Of course the experiences and memories are the most important things to hold on to after an adventures, but occasionally you’re given something else as a memento. I have a handful of items that have been given to me throughout my travels that I will probably never part with because they represent something more than just the thing. As part of my 5-year anniversary celebration posts I want to share some of those trinkets with you. These are not souvenirs I purchased, but tokens given to me by people I met along the journey.
While I was living in China I received several gifts from students and others. However, a few of them mean more than others because of what they symbolized to me and who gave them to me. I had the opportunity to teach a couple of special lessons for a middle school in Hefei, where I lived. When I was getting ready to leave the country I went back to say goodbye and was surprised with a gift. Funny thing was they didn’t have it there and ready to give me because it was still being made by one of the students. It was delivered to me a week or so later and now hangs proudly on my wall reminding me that the smallest interactions can have big impacts. The large text of this six-foot long scroll means Friendship Forever and the small text says from all the students of the 13th class of 7th grade at the 50th middle school of Hefei, China.
Another special gift I received in China was from one of my college students. It is an apple made of plastic beads. Sounds kind of kitschy, but it meant a lot to receive my first apple as a teacher. Kevin, the student, probably didn’t know the old American tradition of giving an apple to your teacher. I did, and I was very touched.
The last of my Chinese mementos I’ll mention here is another seemingly cheap thing. It is a little plastic camel phone charm. I don’t use it as one, and I don’t think the giver intended it to be used as a phone decoration. Why would a small plastic camel mean so much to me? Because of the person who gave it to me. While in Dunhuang, my friend and I took an overnight camel trek into the Gobi Desert. It was one of my favorite experiences. It was enlightening, exciting, different, and peaceful.
Anyway, our camel guide, an man who didn’t speak English and walked the whole way, was nothing more than a man who owned some camels and took people on camel treks. When we returned to his home, Mr. Li went to a drawer in the room that served as bedroom, living room and office and pulled out these little charms. He gave one to each of us. It wasn’t needed, but he was proud of his camels and loved sharing the experience with us. That is why my plastic camel phone charm is something I will hold on to.
In Hungary, I was a missionary for the LDS Church. For a short time I served as a pastor of small congregation in the city of Sopron. There were very few people in our flock, and I got to know some of them very well spending lots of time with them. One family in particular was a lot of fun to be with because of their little girl, Julika.
We would play games with her when they invited us over to dinner or to celebrate someone’s birthday and when the other missionaries were teaching her mom in the meeting house. Eventually, she gave me the nickname of Moka Mester, which basically means jester, clown or master of merriment. When it came time to leave, she gave me a special present to remember her by—this clown on a swing.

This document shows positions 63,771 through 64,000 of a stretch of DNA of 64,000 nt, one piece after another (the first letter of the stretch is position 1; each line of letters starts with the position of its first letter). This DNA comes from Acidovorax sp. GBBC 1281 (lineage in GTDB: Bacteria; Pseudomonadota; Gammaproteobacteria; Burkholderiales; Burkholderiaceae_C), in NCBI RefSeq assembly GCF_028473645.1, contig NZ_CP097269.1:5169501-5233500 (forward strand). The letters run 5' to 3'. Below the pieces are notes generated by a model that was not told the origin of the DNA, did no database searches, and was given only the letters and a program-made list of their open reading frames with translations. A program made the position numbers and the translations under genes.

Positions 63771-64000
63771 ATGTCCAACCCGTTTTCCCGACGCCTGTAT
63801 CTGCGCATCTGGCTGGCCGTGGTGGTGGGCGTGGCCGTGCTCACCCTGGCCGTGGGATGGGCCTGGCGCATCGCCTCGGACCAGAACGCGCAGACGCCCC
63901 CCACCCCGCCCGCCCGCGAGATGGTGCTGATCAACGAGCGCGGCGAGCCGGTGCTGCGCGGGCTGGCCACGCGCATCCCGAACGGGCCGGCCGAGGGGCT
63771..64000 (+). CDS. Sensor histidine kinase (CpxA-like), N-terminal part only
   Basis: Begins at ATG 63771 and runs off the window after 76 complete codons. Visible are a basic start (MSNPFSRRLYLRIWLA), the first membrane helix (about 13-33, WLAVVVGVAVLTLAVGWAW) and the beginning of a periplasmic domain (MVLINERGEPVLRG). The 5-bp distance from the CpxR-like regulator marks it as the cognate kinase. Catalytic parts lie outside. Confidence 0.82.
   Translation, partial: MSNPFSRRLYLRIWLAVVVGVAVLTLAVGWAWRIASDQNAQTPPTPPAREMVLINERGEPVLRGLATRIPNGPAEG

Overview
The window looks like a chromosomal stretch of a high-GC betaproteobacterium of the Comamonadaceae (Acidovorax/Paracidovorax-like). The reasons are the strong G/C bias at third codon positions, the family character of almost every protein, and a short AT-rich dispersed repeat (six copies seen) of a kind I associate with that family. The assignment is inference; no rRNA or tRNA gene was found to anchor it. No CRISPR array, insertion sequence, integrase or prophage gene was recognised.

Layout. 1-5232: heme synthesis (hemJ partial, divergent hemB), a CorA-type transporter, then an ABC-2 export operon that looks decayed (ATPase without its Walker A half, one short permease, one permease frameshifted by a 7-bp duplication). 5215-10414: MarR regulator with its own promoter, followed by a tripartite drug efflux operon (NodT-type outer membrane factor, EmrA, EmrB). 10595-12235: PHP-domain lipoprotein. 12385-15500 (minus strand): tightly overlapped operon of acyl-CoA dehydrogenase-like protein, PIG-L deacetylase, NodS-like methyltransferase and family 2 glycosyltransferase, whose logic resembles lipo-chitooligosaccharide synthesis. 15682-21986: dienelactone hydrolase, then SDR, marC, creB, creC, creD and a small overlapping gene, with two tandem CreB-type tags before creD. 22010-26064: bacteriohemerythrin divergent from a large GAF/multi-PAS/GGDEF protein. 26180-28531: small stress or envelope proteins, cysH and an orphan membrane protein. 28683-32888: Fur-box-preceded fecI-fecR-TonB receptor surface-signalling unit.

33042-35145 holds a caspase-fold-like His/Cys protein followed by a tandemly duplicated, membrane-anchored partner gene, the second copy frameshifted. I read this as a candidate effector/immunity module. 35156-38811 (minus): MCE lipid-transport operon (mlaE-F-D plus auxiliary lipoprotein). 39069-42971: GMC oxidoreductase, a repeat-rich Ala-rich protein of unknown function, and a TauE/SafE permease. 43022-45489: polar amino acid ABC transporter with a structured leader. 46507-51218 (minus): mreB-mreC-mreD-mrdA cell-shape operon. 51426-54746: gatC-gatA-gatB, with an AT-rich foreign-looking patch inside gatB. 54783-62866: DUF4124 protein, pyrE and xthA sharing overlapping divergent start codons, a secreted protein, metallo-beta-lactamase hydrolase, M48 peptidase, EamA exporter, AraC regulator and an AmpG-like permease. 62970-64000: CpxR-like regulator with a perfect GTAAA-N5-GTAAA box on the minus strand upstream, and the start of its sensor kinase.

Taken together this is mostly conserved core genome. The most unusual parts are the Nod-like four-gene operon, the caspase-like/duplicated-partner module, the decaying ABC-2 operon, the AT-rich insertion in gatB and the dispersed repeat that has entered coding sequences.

She is a teenager now, and I haven’t seen her or her family in ten years. But, I will always remember those fun times in Sopron being the Moka Mester when I look at my gift from Julika.
Platypus and more
I was 14 and on the other side of the world when the Bowman took me into their family for a short time. I was attending St. Peter’s College in Adelaide, South Australia for six months, where their son went. I had only been there a few weeks when my birthday rolled around. Mrs. Bowman wanted me to have a great birthday, so she made me a cheesecake (I told her I love cheesecake) and some friends were invited over. I was brand new to this family, but I felt like I was a part of it. She took what little she knew about me and put a lot of effort into her gifts.
First, she gave me a platypus keychain. She knew I love animals, and who doesn’t think the platypus is an awesome animal. I use the keychain to this day. It has been used for various keys over the last sixteen years, but it has always been on my key hook.
She also knew I collected patches. I don’t know how she did it, but she ended up with a couple dozen patches from all around Australia to give me. She had to have gone to some real effort to get them all, and it is something I really appreciated. She even ended up with some of places we would end up going while I was living with them.
All throughout my time with this family, she would cut out newspaper clippings about things I would find interesting to leave on my desk such as snakes and possums in schools or the announcement of the LDS temple to be built in Adelaide. It was only a short time, but it definitely felt like home even when I was so far away from my true home.
All of these trinkets remind me of people I met and shared an adventure with. The physical objects aren’t what is valuable, but the memories behind them. I’m glad I have these mementos and will treasure them because of those who gave them to me.